Phoning It In

One of my kids stood next to someone who sneezed at school this week, so immediately demanded they be quarantined, which I’m pretty sure translates to left for dead.

“She might have had the coronavirus!” Miss16 said indignantly as we headed home.

“Which means you might now,” said Master14, the sincerity of the worried tone of his voice undermined by the fact his eyes didn’t stray from his phone as he caught up with the friends he’d just said goodbye to at the school gate. His voice became more and more strained as he went on. “Which means I might. I think I need to stay home the rest of the week, Dad, just to be safe.”

“But,” I explained, ignoring my son, “more likely not. The World Health Organisation is totally on top of this.” And I really hoped I was telling the truth. “There haven’t been many cases outside of China yet and only a handful in Australia.”

“Eight,” said Miss12.

“Actually nine,” I corrected her. “Another one came back positive today.”

I don’t lie to my kids about this stuff. If we managed to harness my children’s collective anxiety we could run a small field hospital, but I’ve learned there’s no point in trying to keep unpleasant information from them. Especially if they’ll just learn it from another source anyway.

“I just heard the government is looking to use Christmas Island to quarantine people until they know they’re safe to come in,” I went on.

It was at this point I was presented with the first of two surprises on this short drive home.

“One of the kids at school might be going there,” said Miss16 very casually for something I’d have thought trumped the ‘someone coughed near me’ which had started us down this rabbit hole.

Her tone was more in keeping with announcing a friend was holidaying at a beach resort.

Turns out one of the school’s students was trying to visit family in China when this whole thing took off and has now been caught up in the efforts to contain this potential epidemic.

“She didn’t even get to see her family,” said Miss16. “She said they turned them around and told them to go back.”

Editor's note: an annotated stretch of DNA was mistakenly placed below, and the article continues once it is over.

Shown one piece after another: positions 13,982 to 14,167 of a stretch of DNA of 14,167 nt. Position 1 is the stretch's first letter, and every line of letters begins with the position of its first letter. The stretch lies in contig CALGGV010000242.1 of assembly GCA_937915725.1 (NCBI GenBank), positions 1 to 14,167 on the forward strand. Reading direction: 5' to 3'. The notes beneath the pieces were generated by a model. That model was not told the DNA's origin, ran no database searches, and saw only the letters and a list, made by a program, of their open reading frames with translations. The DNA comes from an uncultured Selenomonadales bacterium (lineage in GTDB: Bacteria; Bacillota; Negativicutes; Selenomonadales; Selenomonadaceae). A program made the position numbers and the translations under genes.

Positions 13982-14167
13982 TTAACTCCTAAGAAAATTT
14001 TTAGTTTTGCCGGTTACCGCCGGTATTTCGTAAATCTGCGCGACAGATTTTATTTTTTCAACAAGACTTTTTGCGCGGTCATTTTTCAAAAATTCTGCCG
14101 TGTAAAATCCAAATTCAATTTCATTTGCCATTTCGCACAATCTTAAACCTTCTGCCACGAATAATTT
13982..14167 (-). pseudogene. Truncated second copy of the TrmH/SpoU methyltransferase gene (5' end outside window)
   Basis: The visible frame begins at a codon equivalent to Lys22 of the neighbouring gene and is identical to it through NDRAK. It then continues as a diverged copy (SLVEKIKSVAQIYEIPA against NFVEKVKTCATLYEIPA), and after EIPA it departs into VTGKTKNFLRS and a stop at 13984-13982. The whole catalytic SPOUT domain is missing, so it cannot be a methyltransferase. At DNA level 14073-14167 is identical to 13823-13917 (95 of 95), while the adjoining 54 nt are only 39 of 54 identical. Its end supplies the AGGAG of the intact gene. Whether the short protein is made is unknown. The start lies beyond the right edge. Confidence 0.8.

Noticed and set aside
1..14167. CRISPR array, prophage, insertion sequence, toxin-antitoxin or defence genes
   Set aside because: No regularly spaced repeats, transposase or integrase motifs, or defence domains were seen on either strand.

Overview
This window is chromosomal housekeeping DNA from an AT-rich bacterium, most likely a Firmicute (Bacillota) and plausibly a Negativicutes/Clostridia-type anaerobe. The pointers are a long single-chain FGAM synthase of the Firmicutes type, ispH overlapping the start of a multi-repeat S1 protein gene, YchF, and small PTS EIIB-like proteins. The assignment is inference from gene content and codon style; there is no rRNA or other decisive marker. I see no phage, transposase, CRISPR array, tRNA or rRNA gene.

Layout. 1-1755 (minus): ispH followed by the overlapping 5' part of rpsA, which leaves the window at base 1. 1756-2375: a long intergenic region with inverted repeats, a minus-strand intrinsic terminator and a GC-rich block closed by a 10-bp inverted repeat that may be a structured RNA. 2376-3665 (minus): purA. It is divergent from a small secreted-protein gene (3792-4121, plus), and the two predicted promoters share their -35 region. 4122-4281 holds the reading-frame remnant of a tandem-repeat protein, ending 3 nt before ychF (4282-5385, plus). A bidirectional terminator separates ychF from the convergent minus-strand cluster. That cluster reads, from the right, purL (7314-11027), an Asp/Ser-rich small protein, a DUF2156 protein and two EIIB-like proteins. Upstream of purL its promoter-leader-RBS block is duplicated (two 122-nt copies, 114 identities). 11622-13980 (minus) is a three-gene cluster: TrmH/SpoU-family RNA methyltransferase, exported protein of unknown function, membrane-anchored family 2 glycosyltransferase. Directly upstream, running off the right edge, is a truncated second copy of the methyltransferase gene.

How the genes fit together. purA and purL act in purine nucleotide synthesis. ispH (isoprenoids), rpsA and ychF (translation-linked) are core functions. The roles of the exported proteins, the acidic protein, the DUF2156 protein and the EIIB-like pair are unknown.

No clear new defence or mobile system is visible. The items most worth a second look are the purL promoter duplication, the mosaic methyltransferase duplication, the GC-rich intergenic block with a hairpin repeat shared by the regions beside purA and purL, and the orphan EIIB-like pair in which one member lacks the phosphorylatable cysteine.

It occurred to my my kids seemed to know an awful lot of details. One of the teachers had the class Skype the young lady.

“The class Skyped her,” said Miss12. “A teacher set it up.”

Thinking about that as I type this, I can only imagine how grateful the parents of this girl are. It wouldn’t be a very nice situation to be in, and I’m sure being able to see and chat with some familiar faces would have helped.

“Well, I’m sure she’ll be back soon,” I said.

Which was when I received my second surprise.

“It’s spread to eighteen countries outside of China already,” said Master14. “But there’s been nearly two hundred deaths over there. Did you know China has built an entire hospital in a week?”

And I nearly fell out of the car.

“I can’t believe you know all that,” I said.

Understand, we don’t watch news in this house, the subscription we have for the local paper is digital, and the idea my son would research anything other than maybe – and that’s a BIG maybe – basketball theory did not sit easily with my intimate knowledge of the lump of teenage lethargy sitting beside me.

“Of course, I do,” said Master14. He jiggled his phone in my direction. “I keep up with the memes.”

In case you’re wondering about my choice of photos, this is what happens when your son is playing a game and rather than do as you ask and send a nice selfie tells you to just go into his phone and find one 🙂

raising a family on little more than laughs

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